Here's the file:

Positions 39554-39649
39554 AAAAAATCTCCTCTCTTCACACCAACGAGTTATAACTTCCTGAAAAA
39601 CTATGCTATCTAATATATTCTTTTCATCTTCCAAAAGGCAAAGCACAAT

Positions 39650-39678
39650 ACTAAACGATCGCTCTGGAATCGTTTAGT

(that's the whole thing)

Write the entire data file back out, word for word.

Positions 39554-39649
39554 AAAAAATCTCCTCTCTTCACACCAACGAGTTATAACTTCCTGAAAAA
39601 CTATGCTATCTAATATATTCTTTTCATCTTCCAAAAGGCAAAGCACAAT

Positions 39650-39678
39650 ACTAAACGATCGCTCTGGAATCGTTTAGT